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One woman's campaign: Confronting Vashon’s low vaccination rates

Celina Yarkin, with her daughter Madeline, stands before the board she created at Chautauqua Elementary School. - Susan Riemer/staff photo
Celina Yarkin, with her daughter Madeline, stands before the board she created at Chautauqua Elementary School.
— image credit: Susan Riemer/staff photo

Islander Celina Yarkin, a mother of three young girls, a farmer and a fixture at her family’s produce table at the weekly Farmers Market, has taken on the issue of the low vaccination rate in Vashon’s children.

Yarkin, who has been interested in immunizations for years, has studied the issue on Vashon and has found statistics that concern public health and school district officials and Yarkin herself.

Vashon, Yarkin’s research shows, has an insufficient number of children vaccinated against whooping cough, measles and polio to ensure what is often called “herd immunity” — enough immunized people to keep diseases from spreading if they enter a community.

Vashon is vulnerable to widespread, severe health problems because of this, Yarkin contends — a situation she wants to change so that this community she loves is more fully protected.

“My goal is to raise the vaccination rates on Vashon," she said.

To that end, she has created a display about vaccines that is now in the lobby of Chautauqua Elementary School. Below it, she included a notebook for people to comment in and begin what she hopes will be a community conversation about the issue.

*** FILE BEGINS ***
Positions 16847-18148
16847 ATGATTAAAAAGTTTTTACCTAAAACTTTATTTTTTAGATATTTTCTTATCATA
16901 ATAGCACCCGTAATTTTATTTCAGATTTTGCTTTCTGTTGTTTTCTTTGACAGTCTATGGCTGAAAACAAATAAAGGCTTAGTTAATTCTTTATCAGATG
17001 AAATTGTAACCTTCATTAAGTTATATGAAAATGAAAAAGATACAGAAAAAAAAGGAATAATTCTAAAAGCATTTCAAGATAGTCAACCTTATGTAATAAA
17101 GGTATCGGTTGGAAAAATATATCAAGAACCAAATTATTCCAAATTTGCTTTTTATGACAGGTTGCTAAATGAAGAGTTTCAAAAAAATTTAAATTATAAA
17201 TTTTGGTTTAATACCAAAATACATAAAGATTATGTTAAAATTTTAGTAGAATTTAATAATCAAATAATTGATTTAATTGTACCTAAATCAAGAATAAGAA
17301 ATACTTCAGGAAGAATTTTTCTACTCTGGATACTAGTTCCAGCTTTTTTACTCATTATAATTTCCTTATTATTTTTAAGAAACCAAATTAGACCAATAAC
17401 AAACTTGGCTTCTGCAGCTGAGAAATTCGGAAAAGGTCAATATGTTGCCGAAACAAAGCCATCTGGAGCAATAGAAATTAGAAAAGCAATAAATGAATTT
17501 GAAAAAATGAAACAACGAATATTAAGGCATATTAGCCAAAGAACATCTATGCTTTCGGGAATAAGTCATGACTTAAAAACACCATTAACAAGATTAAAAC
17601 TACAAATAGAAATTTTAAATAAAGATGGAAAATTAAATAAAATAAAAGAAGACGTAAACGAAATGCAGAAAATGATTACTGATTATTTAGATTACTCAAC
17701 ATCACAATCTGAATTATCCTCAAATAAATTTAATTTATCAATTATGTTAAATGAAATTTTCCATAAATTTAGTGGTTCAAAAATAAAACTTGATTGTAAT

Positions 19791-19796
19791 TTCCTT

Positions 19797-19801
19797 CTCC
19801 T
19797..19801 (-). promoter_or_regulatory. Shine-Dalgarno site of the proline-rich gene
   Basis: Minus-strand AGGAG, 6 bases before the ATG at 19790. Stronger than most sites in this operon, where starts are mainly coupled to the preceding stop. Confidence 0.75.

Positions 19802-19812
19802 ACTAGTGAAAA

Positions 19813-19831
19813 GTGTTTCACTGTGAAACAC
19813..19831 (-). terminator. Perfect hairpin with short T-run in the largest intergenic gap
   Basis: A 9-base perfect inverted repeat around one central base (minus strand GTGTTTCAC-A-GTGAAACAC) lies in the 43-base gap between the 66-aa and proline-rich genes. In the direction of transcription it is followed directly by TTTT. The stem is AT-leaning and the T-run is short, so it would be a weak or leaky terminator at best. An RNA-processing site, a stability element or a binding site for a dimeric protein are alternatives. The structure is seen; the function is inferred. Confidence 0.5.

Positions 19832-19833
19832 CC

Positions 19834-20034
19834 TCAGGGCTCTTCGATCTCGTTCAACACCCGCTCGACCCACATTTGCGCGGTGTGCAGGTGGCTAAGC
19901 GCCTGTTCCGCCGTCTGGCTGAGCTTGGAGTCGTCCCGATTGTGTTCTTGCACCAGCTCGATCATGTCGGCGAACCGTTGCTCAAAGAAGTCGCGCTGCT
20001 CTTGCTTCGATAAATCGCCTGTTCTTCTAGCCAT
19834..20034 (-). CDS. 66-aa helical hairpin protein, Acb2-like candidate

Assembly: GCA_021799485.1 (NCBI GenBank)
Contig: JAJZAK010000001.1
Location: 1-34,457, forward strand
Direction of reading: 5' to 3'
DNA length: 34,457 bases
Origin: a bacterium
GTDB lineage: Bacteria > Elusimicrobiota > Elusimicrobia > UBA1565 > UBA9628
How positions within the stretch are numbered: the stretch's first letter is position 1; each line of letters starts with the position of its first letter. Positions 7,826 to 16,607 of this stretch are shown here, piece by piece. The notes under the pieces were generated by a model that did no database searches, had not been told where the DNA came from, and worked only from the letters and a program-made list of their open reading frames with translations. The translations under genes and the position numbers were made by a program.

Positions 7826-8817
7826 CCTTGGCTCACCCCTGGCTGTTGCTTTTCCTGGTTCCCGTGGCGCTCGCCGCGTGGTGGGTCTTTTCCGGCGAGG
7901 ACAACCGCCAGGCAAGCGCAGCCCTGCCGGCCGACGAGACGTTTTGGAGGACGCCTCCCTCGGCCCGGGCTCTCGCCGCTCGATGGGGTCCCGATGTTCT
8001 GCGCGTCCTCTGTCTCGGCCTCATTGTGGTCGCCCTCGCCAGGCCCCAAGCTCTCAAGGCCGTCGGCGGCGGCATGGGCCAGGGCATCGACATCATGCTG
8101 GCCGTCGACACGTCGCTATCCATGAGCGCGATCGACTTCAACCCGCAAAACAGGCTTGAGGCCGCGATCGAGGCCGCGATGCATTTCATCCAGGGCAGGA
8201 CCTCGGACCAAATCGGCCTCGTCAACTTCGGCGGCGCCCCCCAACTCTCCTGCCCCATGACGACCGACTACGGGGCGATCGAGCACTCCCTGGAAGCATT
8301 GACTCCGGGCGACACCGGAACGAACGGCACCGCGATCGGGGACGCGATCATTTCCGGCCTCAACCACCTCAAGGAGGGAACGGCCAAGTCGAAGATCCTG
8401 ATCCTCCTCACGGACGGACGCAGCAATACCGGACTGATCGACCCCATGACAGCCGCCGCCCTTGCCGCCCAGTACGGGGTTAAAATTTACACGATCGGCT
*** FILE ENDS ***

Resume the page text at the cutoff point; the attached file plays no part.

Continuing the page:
It will be a spirited conversation, she is sure.

Vashon has three times more children who are not fully vaccinated than in the rest of the state, according to Dr. Jeff Duchin, the chief of Communicable Diseases and Immunization for Public Health - Seattle & King County.

This low rate did not happen by accident.

Many Island parents question the standard medical regimen of numerous vaccinations in an infant’s earliest years. This debate — and parents’ fears — grew particularly pronounced after 1998, when a British physician reported a link between autism and the measles, rumps and rubella (MMR) vaccine. While many studies have disproved that link, concerns linger about vaccines, leading some parents to believe that the best route for their children’s health is though a healthy lifestyle, minimal vaccination and allowing children’s immune systems to develop naturally in the course of acquiring and fighting off diseases.

But Yarkin says her review of the scientific literature doesn’t bear out the belief that vaccinations can lead to autism or other problems. The risks from the diseases vaccinations prevent, on the other hand, are high, she said.

Yarkin’s large information board has general information about vaccines, a panel dedicated to the measles, mumps and rubella and autism controversy and information specific to Vashon.

Her research shows that for whooping cough, or pertussis, the percent of people that need to be immunized to ensure herd immunity is 92 to 94 percent. Of Chautauqua students, only 85.5 percent are immunized.

For measles, considered by health experts to be one of the most contagious diseases that exists, the range for herd immunity is 83 to 94 percent. Vaccinated Chautauqua students are at 84.8 percent, the very bottom of the range.

Dr. William Foege, an Islander who headed the Centers for Disease Control from 1977 to 1983 and who is credited with devising the strategy to eradicate smallpox, is familiar with Yarkin’s work and supports it. Herd immunity is complex, he said, and fixed numbers are difficult to come by. He boils the issue down to the basics: “Every susceptible child presents a risk.”

Calling immunizing children a “social contract” that people make, he notes that the risk unvaccinated children pose is not just to themselves but to the larger community.

This “social contract” concept lies at the heart of Yarkin’s work.

“It’s not just about individual choice. ... The nature of vaccinations is about protecting one another and not just your own children,” she said.